NJ virus death toll now at 355; state has 3,649 new cases overnight

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TRENTON — Another 3,649 new cases of COVID-19 were reported in New Jersey on Wednesday, bringing the state total to 22,255, according to updated figures released by Gov. Phil Murphy and state health officials. 

Of the new positive-test cases reported Wednesday, 144 were in Monmouth County and 126 were in Ocean County.

Statewide, 91 new deaths were reported Wednesday, for a total of 355. Five of the newly reported deaths were in Monmouth County and three in Ocean County.

Some 47% of the deaths statewide were people ages 80 or over,  and 21% were residents of long-term-care facilities, state Health Commissioner Judith Persichilli said during the press briefing on Wednesday.

Gov. Murphy said New Jersey still needs more health care workers, ventilators, personal protective equipment and hospital beds. 

He noted that 350 ventilators from the federal stockpile are expected to arrive in the state Wednesday, in addition to 300 released on Tuesday and 200 last week. 

On its own, he said, New Jersey has been able to locate 100 million pieces of personal protective equipment [PPE] that have begun to flow into the state’s warehouses for distribution to health care systems across the state.

“This will come at a cost of tens of tens of millions of dollars. But no price is too high to pay to save a life and to protect health care workers. We have their backs,” he said. 

RECRUITING MORE DOCTORS AND NURSES

The governor also issued an executive order Wednesday to make rules more flexible for retired or foreign doctors and nurses who wish to join the battle against the virus in New Jersey.

The order temporarily reactivates the licenses of recently retired health care professionals and grant temporary licenses to doctors licensed in foreign countries. The executive order also temporarily permits certain health care professionals to perform acts outside of their ordinary scope of practice and grants broad civil immunity to health care professionals and facilities providing services in good faith in support of New Jersey’s COVID-19 response efforts. 

So far, 5,200 health care professionals have stepped forward and applied on the state’s COVID-19.nj.gov/volunteer website, the governor said.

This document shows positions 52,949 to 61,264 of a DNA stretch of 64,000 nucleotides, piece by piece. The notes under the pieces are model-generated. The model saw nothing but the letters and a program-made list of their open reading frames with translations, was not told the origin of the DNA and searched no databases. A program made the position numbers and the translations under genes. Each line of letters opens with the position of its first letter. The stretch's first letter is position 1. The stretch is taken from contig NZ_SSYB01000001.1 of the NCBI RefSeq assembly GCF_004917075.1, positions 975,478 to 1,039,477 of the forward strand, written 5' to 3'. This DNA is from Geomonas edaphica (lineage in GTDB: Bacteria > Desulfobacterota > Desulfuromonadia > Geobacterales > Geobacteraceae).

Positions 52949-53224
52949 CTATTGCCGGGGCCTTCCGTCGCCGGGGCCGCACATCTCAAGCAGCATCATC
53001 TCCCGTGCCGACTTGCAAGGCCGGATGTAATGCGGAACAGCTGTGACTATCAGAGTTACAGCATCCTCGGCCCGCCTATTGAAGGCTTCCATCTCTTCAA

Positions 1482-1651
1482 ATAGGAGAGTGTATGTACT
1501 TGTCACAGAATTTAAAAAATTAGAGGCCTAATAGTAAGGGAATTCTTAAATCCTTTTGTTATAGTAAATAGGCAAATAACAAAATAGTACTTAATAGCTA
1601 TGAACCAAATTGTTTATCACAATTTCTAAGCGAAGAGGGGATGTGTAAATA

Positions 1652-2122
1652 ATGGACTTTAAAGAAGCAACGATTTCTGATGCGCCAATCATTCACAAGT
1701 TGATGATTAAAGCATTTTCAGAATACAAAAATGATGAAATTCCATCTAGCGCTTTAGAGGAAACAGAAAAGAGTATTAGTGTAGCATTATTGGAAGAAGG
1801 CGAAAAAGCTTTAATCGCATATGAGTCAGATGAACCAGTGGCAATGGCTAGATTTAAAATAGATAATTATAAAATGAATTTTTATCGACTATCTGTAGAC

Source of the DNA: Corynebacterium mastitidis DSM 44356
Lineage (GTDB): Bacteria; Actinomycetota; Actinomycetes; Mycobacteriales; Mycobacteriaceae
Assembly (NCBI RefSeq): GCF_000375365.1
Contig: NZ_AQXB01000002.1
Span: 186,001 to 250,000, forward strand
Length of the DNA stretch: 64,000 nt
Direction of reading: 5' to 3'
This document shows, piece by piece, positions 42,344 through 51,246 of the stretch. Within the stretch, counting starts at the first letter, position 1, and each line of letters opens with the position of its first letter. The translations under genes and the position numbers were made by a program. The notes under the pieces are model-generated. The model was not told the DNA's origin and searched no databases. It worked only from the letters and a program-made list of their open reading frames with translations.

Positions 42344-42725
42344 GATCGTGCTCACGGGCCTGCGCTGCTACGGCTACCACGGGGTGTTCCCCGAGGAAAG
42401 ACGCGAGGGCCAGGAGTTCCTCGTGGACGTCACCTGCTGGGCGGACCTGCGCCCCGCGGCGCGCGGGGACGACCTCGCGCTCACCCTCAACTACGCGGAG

“We’re also unleashing doctors and nurses in their last year of school. Let  me put on my Uncle Sam hat and say: We need you. We’ll take folks for anywhere as long as they are properly licensed,” he said. “Your talents will be matched to where the needs are greatest.” 

RESPONSE TO TRUMP STATEMENT

During Wednesday’s briefing, a reporter asked for the governor’s reaction to President Donald Trump’s statement Tuesday at the White House that New York and New Jersey “got off to a very late start” in responding to the coronavirus pandemic.

“The facts don’t support that. I don’t think any state in America started earlier than we did, except perhaps Washington, which had the first cases. We founded our task force in early January,” the governor said.

“It hasn’t crept into any exchange we have ever had with the president. It hasn’t come up because it isn’t true,” Gov. Murphy said.

Actually, the New Jersey governor “was far ahead of the federal government in responding swiftly and decisively to the spread of COVID-19. If anything, the federal government has been following his lead,” Murphy’s communications director, Mahen Gunaratna, said on Tuesday.

Gov. Murphy issued a stay-at-home order on March 21, one of the first in the nation to do so. New York Gov. Andrew Cuomo issued his order the day before.

NEW LONG-TERM-CARE RULES

More than 80 of the state’s 375 long-term-care facilities have at least one resident testing positive for coronavirus, state Health Commissioner Judith Persichilli said during the press briefing on Tuesday.

As a result, the state has issued two new guidance for those facilities, she said.

First, all residents who are symptomatic or having respiratory difficulty must wear masks, she said.

Second, separate wings or floors must be set up for residents displaying COVID-19 symptoms, and the facilities must limit staff members working between the wings, Ms. Persichilli said.

WARNING ON OUT-OF-STATE VISITORS

The governor also expressed concern about people entering New Jersey from other states that have been less aggressive in restricting social distancing.

“I don’t want anyone coming in from some other part of the country where they have lax policies. We [in New Jersey] are not going through hell and back to flatten that curve, only to have some lowest common denominator throw gasoline on the fire” of virus spread, he said. 

Gov. Murphy said for now, New Jersey won’t go as far as Florida, which has set up checkpoints and threatened jail time for travelers from New Jersey, New York and Connecticut who don’t comply with Gov. Ron DeSantis’ order for them to self-quarantine for 14 days.

Florida, which had 5,489 positive cases as of Tuesday, the sixth highest in the nation, has lagged behind other states in closing schools and nonessential businesses, in restricting social gatherings and in ordering residents to stay home.

Follow local coronavirus news at: https://starnewsgroup.com/coronavirus/